IV. MAKING PREDICTIONS
The best performing algorithm in terms of accuracy and efficiency will be determined after training utilising the aforementioned methods, and it will then be used to create our prediction system. Hindi, English, or mixed Hindi and English text is to be provided as input in order to create predictions. The given input is then translated into English using the translation tool, and then the input text is preprocessed. Following preprocessing, the input is fed into the chosen model, and a numerical forecast is provided. The output obtained is now given a numerical threshold based on which it is determined whether or not it is sarcastic.
The following results were obtained after properly carrying out the experiment in accordance with the above-mentioned approach:
A. Training Results
On training our dataset using the above-mentioned machine learning and deep learning algorithms, we have obtained the following accuracy on training and test data, respectively, as shown in Table 1. On the basis of observation, we can say that most of the algorithms have high accuracy on training data but show relatively lower accuracy when compared to results with test data.
As we know, accuracy with test data should be considered when choosing the best algorithm because accuracy with train data only indicates how well the training data is fit to our model, whereas accuracy with test data indicates the model’s ability to predict on new inputs. As a result, based on observations, the deep learning-based GloVe model, with an accuracy of 82.55 percent, which uses the bi-directional LSTM algorithm as one of its layers within the designed model, is chosen to be the best model among all.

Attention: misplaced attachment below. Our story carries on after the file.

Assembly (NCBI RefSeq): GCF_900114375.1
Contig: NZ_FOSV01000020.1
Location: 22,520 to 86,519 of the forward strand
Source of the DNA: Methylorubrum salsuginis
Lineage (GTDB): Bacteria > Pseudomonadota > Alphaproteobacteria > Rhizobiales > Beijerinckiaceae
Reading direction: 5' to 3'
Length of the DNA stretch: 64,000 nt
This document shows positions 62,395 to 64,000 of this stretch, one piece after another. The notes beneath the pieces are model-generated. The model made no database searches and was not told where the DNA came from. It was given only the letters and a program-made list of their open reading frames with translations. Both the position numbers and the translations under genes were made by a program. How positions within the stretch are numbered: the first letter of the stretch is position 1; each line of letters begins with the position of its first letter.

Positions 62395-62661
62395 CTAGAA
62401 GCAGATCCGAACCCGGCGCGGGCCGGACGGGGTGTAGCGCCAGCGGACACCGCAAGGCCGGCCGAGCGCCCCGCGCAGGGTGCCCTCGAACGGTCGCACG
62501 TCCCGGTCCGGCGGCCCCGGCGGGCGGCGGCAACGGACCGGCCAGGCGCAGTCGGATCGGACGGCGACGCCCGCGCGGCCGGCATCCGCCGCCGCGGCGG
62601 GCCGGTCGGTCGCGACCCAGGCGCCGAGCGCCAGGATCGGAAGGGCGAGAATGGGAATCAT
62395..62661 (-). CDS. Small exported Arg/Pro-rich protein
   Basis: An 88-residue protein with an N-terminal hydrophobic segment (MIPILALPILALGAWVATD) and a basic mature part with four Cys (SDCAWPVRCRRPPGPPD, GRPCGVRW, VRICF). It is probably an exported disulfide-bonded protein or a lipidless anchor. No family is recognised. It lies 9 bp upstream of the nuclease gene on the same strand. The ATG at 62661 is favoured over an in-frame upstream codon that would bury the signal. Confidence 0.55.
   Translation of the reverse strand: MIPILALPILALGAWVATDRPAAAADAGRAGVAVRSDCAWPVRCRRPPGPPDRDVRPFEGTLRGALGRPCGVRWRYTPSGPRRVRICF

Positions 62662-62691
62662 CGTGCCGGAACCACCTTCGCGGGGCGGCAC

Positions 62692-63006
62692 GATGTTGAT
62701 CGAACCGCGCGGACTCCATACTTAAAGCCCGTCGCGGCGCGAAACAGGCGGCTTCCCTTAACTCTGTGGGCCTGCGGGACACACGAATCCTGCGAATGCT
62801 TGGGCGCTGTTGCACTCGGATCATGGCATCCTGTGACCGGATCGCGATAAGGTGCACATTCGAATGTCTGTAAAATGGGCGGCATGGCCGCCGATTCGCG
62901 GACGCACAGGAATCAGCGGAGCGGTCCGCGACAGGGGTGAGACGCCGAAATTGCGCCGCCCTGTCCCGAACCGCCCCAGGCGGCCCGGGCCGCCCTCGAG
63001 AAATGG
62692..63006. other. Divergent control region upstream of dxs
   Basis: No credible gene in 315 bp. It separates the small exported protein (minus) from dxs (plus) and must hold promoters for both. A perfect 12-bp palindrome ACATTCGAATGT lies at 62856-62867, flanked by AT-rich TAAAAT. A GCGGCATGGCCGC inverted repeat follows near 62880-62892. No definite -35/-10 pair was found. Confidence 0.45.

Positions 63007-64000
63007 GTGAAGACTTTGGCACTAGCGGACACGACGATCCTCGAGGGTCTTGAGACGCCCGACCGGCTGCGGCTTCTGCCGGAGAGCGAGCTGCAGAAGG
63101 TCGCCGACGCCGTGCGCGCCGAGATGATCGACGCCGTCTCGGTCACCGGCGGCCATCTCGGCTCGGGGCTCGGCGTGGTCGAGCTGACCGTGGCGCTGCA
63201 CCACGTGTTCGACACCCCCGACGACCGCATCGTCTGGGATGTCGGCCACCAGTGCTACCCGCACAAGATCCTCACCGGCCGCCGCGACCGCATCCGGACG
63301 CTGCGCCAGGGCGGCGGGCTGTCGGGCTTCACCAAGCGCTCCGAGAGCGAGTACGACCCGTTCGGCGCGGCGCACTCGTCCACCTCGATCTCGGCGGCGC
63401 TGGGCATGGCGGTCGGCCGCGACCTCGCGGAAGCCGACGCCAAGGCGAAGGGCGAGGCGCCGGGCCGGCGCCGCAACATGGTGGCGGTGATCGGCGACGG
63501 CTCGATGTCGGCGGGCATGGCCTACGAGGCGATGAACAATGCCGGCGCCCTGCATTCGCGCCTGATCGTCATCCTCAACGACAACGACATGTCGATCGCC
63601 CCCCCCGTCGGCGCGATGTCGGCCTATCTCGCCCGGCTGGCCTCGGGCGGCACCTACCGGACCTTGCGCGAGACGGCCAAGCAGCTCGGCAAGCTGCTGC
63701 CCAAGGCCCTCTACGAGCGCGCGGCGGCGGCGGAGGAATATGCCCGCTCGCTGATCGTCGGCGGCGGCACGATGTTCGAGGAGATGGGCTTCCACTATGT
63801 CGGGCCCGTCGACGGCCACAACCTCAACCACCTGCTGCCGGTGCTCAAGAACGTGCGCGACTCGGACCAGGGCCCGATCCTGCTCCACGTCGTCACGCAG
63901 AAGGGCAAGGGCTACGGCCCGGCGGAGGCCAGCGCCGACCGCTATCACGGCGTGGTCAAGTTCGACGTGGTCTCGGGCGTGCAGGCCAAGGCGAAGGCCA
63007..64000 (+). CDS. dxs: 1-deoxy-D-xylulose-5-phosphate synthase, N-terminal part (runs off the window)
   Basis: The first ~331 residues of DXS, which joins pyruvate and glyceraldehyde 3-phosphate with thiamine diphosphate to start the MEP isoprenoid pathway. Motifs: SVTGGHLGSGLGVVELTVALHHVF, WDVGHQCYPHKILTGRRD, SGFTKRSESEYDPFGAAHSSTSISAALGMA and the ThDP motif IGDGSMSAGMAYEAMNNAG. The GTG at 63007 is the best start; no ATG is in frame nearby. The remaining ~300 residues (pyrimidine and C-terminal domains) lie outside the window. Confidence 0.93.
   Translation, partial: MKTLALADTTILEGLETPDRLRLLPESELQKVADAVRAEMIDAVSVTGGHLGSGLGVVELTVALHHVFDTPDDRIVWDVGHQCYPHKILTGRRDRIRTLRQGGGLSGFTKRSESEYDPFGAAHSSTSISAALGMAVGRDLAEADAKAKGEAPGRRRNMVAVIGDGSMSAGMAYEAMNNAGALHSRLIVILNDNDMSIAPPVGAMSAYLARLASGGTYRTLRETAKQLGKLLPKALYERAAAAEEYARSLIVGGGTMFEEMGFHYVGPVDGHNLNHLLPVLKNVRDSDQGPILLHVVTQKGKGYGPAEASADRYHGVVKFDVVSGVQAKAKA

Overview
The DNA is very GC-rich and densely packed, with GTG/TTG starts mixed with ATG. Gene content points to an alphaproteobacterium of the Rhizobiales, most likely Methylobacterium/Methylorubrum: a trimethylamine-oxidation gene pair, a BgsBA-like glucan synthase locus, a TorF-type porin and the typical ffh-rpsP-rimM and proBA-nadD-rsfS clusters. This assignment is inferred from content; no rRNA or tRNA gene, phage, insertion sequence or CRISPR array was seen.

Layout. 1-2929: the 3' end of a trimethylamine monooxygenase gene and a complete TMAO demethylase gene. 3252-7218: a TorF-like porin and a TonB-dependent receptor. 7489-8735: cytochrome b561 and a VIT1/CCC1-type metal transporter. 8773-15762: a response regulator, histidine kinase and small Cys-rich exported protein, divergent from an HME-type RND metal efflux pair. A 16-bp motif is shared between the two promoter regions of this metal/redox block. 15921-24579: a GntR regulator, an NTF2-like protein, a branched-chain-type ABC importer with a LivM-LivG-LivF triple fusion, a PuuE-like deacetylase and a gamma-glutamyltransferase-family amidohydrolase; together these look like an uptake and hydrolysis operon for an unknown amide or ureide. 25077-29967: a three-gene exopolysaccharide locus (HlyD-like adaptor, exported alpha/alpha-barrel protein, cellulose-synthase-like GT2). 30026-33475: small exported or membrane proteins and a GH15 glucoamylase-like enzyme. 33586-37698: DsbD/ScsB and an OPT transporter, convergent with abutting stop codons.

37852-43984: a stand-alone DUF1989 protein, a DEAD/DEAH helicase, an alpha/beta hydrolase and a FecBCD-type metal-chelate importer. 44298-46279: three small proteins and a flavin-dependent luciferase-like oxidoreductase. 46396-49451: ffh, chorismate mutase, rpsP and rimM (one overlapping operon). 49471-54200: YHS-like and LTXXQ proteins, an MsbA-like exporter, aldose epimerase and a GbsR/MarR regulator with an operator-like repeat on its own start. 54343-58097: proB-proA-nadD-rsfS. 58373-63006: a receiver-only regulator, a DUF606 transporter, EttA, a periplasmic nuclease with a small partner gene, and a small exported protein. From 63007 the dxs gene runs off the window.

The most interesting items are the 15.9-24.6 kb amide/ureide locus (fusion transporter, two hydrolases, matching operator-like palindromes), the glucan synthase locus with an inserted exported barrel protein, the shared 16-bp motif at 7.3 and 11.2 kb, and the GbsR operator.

People nowadays frequently communicate their views and opinions through social media, which has paved the way for the development of tasks like opinion mining and various sentiment analysis. The sarcastic element in the sentences makes it increasingly harder to understand their overall meaning, necessitating careful processing and study. In order to address the issue of sarcasm detection, we evaluated the effectiveness of various deep learning models that use generated word embeddings as their input. Moreover, we’ve included a function that lets users look for sarcasm in any type of language they wish to search for. Overall, while sarcasm detection remains a challenging task, recent advances in NLP techniques and data resources have opened up new avenues for research and development. With further refinement and testing, these methods have the potential to significantly improve our ability to detect sarcasm in natural language texts.
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Copyright © 2023 Koti Tejasvi, Borra Richa Reddy, Sheri Sukhjeevan Reddy , Sirisilla Rishikesh. This is an open access article distributed under the Creative Commons Attribution License, which permits unrestricted use, distribution, and reproduction in any medium, provided the original work is properly cited.
Paper Id : IJRASET49378
Publish Date : 2023-03-03
ISSN : 2321-9653
Publisher Name : IJRASET